Tuesday, 21 September 2010

Silence is golden

I went to visit a friend today who has an adorable three-month-old baby and what struck me most was the silent calm in her house. It took me right back to the peaceful early months with my babies, when they did far more sleeping than screaming. Everyone thinks that the new baby stage is the worst, and the sleepless nights are tough, but the serenity of a calm or sleeping baby is not to be underestimated.

I still recall the sedative effect of baby twin two. I could hold his body in my arms and instantly feel relaxed as he dozed in my arms. The feeling of his milky sweet breathe on my cheek, the supple slump of his tiny body on my shoulder all induced a blissful state of relaxation.

When the older boys were out at school and nursery and the babies were snoozing in their Moses basket the house was a place of infinite calm. An oasis of peace amidst a desert of rushing around doing chores, breaking up fights and generally attempting to run a household.

My house now is never this quiet, unless everyone is out. I can always hear the twins' toy disputes raging down below, or the trundle of the walker being pushed around at top speed, or the clash as all the children's cutlery is unloaded onto the tiled floor for the umpteenth time. Once the boys are home there is the screaming over the XBox, the yelling from the trampoline, the weedling cries of mummy as they attempt to tempt me from my keyboard.

And that's without mentioning the constant stream of people who keep my my domestic life afloat. The lovely nanny clucking and chatting to the boys, the cleaner bustling around the house, my mother just popping round to drop off a book and steal a cuddle from one of the toddling twins. It never ends.

I am thinking that my friend should perhaps sell tickets to us more harassed mothers as I am sure that half an hour in her peaceful house did me far more good than an age spent being pampered at a spa, with the added bonus of a delicious baby cuddle thrown in for free.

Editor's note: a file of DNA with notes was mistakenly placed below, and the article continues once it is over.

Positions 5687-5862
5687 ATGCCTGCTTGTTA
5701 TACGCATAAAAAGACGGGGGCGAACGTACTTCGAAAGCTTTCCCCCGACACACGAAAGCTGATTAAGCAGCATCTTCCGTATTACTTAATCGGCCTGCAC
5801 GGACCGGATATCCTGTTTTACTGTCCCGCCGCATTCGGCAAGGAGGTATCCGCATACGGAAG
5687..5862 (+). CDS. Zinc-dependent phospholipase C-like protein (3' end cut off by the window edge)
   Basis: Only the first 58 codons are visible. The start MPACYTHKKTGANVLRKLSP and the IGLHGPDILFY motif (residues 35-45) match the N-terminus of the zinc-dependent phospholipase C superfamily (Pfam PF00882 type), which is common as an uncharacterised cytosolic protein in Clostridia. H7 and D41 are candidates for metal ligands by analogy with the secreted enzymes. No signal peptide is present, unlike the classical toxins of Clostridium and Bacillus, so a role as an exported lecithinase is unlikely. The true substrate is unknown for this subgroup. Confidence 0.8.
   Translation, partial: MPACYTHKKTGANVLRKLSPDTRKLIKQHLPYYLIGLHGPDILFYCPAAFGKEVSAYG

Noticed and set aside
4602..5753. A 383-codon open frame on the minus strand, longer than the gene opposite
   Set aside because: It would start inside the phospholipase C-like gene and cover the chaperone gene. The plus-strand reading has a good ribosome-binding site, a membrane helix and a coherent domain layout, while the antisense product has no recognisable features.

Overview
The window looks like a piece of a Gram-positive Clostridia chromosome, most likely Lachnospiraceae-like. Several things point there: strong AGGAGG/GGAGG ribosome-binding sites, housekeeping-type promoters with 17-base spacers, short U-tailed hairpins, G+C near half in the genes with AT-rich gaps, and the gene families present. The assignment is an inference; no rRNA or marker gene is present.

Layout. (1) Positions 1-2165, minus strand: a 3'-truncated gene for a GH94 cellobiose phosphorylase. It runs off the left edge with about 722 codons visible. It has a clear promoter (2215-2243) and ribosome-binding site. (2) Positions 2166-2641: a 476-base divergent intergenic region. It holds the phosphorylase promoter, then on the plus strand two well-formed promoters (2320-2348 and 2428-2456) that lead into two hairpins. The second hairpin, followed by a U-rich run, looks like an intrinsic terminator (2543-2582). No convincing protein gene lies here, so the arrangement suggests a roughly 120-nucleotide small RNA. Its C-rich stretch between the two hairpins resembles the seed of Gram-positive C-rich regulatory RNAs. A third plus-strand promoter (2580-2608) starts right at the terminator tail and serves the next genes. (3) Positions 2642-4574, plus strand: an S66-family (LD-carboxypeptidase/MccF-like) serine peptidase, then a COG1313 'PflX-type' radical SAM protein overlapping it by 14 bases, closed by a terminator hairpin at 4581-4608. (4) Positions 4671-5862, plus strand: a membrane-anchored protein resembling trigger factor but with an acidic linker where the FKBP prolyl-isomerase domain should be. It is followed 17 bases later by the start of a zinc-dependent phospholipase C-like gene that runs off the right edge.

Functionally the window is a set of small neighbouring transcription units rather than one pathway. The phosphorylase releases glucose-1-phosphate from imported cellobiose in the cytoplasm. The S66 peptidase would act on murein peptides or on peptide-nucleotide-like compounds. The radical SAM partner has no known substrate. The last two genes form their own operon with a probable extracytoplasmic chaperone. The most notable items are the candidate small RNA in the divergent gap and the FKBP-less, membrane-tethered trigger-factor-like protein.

Wednesday, 15 September 2010

Quality time

"I want mummy". This is a cry that is commonly to be heard in my house. The boys behave as if I ration my time with them until the point where they are virtually starved of maternal affection. It's as if I am one of those old fashioned mothers who fills her time with luncheons and games of bridge, only breaking off for a brief goodnight kiss before the children are spirited back to some far off nursery with their starched nanny.

For goodness sake I work from home three days a week. I do every school drop off and often sneak off to do pick ups too. I pop down frequently in the day for a hug or a quick chat. I am not some distant figure who only looms large at breakfast and bedtime, and yet my boys act as if I never there.

I bend over backwards to fit in special trips with the older boys, taking them out for meals, to the theatre, shopping and days out. If push comes to shove I will always sacrifice work to be there for my boys.

I miss the boys all the time I am not with them too though, so perhaps I should have more sympathy for their feelings. Perhaps I should understand that all the hours we spend together count for nothing when held against those hours we spend apart. But it makes me feel so torn. I would love drop everything and be with them all the time, but we have bills to pay.

My husband was trying to explain this to our son when he burst into tears as I revealed I was going out to meetings on two days in a row, but this seemed to have him sobbing even harder. Even my mother said that the boys might prefer me to the money I earn - though I am not sure the mortgage company would.

I just can't win. I often wonder if by bending over backwards to deliver as much quality time as I can I actually makes things worse. The boys might be happier if I didn't keep randomly popping up whenever I have 10 minutes free. But I am too selfish to give up my stolen cuddles and I think that they would miss them too.

I suppose I will just have to carry on doing what every other mum does, muddling through whilst feeling guilty.

Tuesday, 14 September 2010

First day at school